clock menu more-arrow no yes mobile

Filed under:

Some simple Buffalo Bills contract restructures to save cap space

The Cap isn’t just the former nickname of the Bills’ Stadium

Matt Warren is Associate Director of NFL coverage for SB Nation and previously covered the Bills for Buffalo Rumblings for more than a decade.

The Buffalo Bills are right at or over the NFL’s projected 2021 salary cap. They’re going to need to clear cap space in order to sign free agents at multiple positions and NFL Draft picks. We’ve been running articles on who they could cut to clear cap space, but they could also clear cap space and keep players on the roster.

If they convert base salary to a new signing bonus, they can pro-rate that cap hit over the remaining years of the deal. The player gets the money for the season up front and of course it’s guaranteed, so it’s usually a win for the player and helps out the team.

The downside is it pushes that cap hit into later year(s) and all the money will eventually need to be accounted. With a likely bump in 2022 due to a new TV deal and fans returning to the stands after the wave of COVID-19-related closures, that should be a huge issue for most of these delayed cap hits.

This hasn’t really been general manager Brandon Beane’s M.O. as he’s remade the roster, but Beane is going to have to change and evolve now that Buffalo is in a new phase of their team-building process. Add on the pandemic spending restrictions, and the reigning Executive of the Year may have to do things he hasn’t done before.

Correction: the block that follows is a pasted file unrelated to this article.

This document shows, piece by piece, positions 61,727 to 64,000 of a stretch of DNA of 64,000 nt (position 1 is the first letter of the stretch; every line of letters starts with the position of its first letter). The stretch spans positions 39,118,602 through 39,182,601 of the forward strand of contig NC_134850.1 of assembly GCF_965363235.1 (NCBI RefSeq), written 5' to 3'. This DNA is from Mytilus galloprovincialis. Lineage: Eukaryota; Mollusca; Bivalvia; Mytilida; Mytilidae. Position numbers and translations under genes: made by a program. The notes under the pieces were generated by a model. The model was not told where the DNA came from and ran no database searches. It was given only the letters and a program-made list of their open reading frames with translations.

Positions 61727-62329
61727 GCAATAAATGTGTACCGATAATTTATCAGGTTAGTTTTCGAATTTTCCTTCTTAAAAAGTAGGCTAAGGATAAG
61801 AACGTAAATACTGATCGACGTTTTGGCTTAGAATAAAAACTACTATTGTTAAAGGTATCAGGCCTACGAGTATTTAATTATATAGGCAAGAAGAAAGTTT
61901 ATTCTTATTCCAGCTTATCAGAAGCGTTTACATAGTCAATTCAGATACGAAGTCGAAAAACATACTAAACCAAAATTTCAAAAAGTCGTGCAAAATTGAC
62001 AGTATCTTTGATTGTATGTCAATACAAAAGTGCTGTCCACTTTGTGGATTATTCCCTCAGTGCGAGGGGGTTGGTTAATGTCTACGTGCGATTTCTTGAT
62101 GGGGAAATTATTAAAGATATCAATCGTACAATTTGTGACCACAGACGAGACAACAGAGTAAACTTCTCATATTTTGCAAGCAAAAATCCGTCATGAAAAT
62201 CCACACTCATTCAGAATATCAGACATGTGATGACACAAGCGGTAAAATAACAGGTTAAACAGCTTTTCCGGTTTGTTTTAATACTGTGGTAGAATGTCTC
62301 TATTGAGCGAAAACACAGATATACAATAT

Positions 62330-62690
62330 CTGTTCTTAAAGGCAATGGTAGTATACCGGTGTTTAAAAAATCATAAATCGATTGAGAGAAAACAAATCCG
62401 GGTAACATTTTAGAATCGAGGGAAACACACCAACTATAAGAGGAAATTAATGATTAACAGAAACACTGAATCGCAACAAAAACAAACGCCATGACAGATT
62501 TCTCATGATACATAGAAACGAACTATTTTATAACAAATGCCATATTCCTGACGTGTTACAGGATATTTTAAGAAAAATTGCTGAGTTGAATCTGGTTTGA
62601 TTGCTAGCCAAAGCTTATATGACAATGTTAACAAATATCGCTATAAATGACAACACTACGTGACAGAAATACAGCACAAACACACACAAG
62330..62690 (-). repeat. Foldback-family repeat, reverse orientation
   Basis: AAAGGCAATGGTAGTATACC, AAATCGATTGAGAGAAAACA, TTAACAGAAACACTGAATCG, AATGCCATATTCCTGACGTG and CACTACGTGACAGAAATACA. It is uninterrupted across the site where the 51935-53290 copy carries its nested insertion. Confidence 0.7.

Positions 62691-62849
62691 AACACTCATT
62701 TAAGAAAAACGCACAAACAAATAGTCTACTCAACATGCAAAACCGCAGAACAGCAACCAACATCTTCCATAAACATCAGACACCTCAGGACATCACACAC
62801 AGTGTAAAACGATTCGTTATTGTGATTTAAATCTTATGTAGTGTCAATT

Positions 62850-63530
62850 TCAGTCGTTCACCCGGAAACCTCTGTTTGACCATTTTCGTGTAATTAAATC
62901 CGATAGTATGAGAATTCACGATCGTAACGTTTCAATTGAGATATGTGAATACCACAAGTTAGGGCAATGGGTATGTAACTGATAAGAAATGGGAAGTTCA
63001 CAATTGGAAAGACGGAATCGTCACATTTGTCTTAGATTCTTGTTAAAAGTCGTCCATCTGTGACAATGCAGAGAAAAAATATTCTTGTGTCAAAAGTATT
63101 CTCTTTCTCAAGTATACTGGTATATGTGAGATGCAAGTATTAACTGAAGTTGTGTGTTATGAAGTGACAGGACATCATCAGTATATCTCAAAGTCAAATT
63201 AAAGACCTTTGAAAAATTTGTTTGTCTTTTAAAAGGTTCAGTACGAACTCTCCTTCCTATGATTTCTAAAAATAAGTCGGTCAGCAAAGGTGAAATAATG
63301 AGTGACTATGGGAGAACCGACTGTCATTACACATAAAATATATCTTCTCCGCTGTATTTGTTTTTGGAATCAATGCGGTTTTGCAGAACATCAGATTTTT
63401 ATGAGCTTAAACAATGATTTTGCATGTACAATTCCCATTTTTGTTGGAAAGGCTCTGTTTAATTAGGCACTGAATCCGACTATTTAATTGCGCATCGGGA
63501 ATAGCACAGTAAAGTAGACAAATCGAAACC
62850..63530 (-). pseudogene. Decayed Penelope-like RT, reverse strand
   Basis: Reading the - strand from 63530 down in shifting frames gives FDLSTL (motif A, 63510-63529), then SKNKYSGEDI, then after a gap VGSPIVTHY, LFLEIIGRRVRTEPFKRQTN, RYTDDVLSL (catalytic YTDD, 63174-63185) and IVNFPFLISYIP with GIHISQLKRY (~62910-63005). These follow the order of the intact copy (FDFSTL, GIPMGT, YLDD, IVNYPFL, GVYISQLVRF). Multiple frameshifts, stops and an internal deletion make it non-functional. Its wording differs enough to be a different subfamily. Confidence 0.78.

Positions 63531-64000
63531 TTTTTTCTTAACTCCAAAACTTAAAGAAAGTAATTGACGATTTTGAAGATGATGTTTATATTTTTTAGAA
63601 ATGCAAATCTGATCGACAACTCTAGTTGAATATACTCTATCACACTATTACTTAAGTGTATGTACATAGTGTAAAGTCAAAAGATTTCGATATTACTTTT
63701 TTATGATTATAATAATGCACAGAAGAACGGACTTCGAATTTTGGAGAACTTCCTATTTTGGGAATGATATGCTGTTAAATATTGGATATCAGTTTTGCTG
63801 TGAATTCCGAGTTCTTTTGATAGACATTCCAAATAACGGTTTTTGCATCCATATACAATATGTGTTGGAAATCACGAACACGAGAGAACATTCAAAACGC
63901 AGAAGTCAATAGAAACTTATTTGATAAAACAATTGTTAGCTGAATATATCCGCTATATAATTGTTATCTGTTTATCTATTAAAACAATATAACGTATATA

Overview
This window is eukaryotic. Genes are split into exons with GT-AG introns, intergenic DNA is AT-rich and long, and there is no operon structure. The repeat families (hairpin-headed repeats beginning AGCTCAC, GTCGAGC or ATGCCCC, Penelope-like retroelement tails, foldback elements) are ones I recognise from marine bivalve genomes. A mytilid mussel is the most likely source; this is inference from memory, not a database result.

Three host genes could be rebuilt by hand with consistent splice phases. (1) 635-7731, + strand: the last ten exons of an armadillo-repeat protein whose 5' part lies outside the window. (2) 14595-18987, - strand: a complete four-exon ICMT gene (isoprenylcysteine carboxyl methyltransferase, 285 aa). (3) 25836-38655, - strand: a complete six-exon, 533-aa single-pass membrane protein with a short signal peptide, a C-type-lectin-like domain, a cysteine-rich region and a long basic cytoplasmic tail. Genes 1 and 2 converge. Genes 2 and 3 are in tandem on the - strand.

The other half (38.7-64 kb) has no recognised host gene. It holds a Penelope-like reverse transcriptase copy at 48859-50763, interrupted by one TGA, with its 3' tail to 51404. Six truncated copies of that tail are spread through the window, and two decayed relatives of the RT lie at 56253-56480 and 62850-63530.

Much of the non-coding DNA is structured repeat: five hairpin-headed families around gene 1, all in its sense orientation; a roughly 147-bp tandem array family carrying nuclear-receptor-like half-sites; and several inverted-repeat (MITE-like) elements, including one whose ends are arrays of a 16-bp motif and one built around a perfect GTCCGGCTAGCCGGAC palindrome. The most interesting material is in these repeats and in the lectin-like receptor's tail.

Here’s our list of possibilities:

CB Tre’Davious White

Tre White’s got some cash coming his way in 2021 and beyond. He already has a ton of dead-cap money ($33 million), so perhaps they don’t want to add even more dead money to the length of his deal. He also has a $7.5 million option bonus that’s already going to pro-rate over the remaining length of his deal, so it feels unlikely that this deal will be one they tinker with. This was a deal signed after the pandemic when they knew the 2021 salary cap was going to be lowered, so if they were going to build in a low number in 2021, they should have done it then.

His $10.45 million salary is already fully guaranteed, so it would be just a straight cap reduction strategy.

Old 2021 cap hit: $14.05 million
New 2021 cap hit: $5.49 million
Savings: $8.56 million

WR Stefon Diggs